Yes, you may be eligible for a special hardship licence. A special hardship licence is granted in circumstances where you have lost your “good behaviour 1 point licence” but require your licence to make a living (and support your family). GLR Law is able to advise you if you are eligible for such a licence.
GLR Law recommends that clients trade mark any unique branding (i.e logos or names) that they have created for their business.
Registering a trade mark over your business name and logo will give you the best legal causes of action against any business or individual that uses your branding in an attempt to pass themselves off as your business.
If you have been issued a paper certificate of title in Queensland for your property, you must produce that paper title at settlement to be able to sell your property.
If you have lost your certificate of title, you can make an application to DNRM (Department of Natural Resources and Mines) to dispense with the need to produce the paper title at settlement. DNRM require you to complete a form 17, in addition to statutory declarations providing an explanation as to how the certificate of title was lost.
If you and your partner are intending to enter into a binding financial agreement (i.e “a prenup”), both you and your partner are required to obtain independent legal advice prior to execution of the agreement.
In Ghazel and Anor  FamCAFC 31 (4 March 2016) the Full Court heard a wife’s appeal against the decision to dismiss her application to have her marriage declared valid.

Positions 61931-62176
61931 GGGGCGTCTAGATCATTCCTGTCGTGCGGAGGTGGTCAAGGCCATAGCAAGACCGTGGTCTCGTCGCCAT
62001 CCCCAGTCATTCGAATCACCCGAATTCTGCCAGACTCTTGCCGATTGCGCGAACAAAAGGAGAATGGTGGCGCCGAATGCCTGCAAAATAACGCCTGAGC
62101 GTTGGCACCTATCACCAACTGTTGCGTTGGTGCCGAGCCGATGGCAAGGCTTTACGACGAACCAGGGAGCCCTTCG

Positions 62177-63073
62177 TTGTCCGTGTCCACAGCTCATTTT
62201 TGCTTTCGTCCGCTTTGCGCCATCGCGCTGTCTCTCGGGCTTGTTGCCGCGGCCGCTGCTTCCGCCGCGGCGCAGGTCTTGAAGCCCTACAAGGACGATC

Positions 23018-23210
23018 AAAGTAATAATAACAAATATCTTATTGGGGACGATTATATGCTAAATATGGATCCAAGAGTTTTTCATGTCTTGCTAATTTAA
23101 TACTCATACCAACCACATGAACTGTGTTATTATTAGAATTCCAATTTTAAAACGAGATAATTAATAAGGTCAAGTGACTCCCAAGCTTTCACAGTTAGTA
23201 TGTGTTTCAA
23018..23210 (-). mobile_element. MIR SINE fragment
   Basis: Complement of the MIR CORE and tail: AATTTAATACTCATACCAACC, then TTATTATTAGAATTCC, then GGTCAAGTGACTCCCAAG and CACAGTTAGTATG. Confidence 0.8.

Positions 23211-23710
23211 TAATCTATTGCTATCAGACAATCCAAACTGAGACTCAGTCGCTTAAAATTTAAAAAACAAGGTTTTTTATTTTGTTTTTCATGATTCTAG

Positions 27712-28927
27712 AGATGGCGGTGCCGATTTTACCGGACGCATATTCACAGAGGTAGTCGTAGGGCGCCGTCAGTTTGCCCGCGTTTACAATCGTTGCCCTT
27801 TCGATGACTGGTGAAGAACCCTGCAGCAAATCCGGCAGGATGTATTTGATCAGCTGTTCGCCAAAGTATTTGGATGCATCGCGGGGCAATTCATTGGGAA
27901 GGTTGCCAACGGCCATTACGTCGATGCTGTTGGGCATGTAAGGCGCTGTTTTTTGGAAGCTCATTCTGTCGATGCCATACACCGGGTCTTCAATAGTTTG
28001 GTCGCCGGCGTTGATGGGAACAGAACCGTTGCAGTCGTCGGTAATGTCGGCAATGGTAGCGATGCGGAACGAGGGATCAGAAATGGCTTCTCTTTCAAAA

The Full Court determined that, whilst her Iran marriage could become a potentially polygamous marriage due to the marriage laws in Iran, the Marriage Act had no provision which excluded recognition of her marriage. As such, the Court determined that a potentially polygamous marriage (i.e as in Iran a man could take up to 3 other wives) was not at odds with the Australian Marriage Act.
If your spouse is the only person on the title of your property and tries to sell the property prior to the finalisation of property settlement, there are several things you may be able to do to “halt” or stop the sale.
Depending on your situation, you may be able to lodge a caveat on the property or apply for an urgent injunction to stop the sale in court.
The answer is yes.
In Miller v Murphy  FCCA 974 (2 May 2016) Judge Brown granted Mr Miller’s application to use in domestic violence proceedings the report of a family consultant that contained a child’s account of an altercation between the parties that was inconsistent with that f the wife in those proceedings.
The short answer is no. If both parties agree to the property split, it is possible to have the property settlement/split resolved by way of a binding financial agreement.
Both spouses will need independent legal advice before a binding financial agreement can be executed.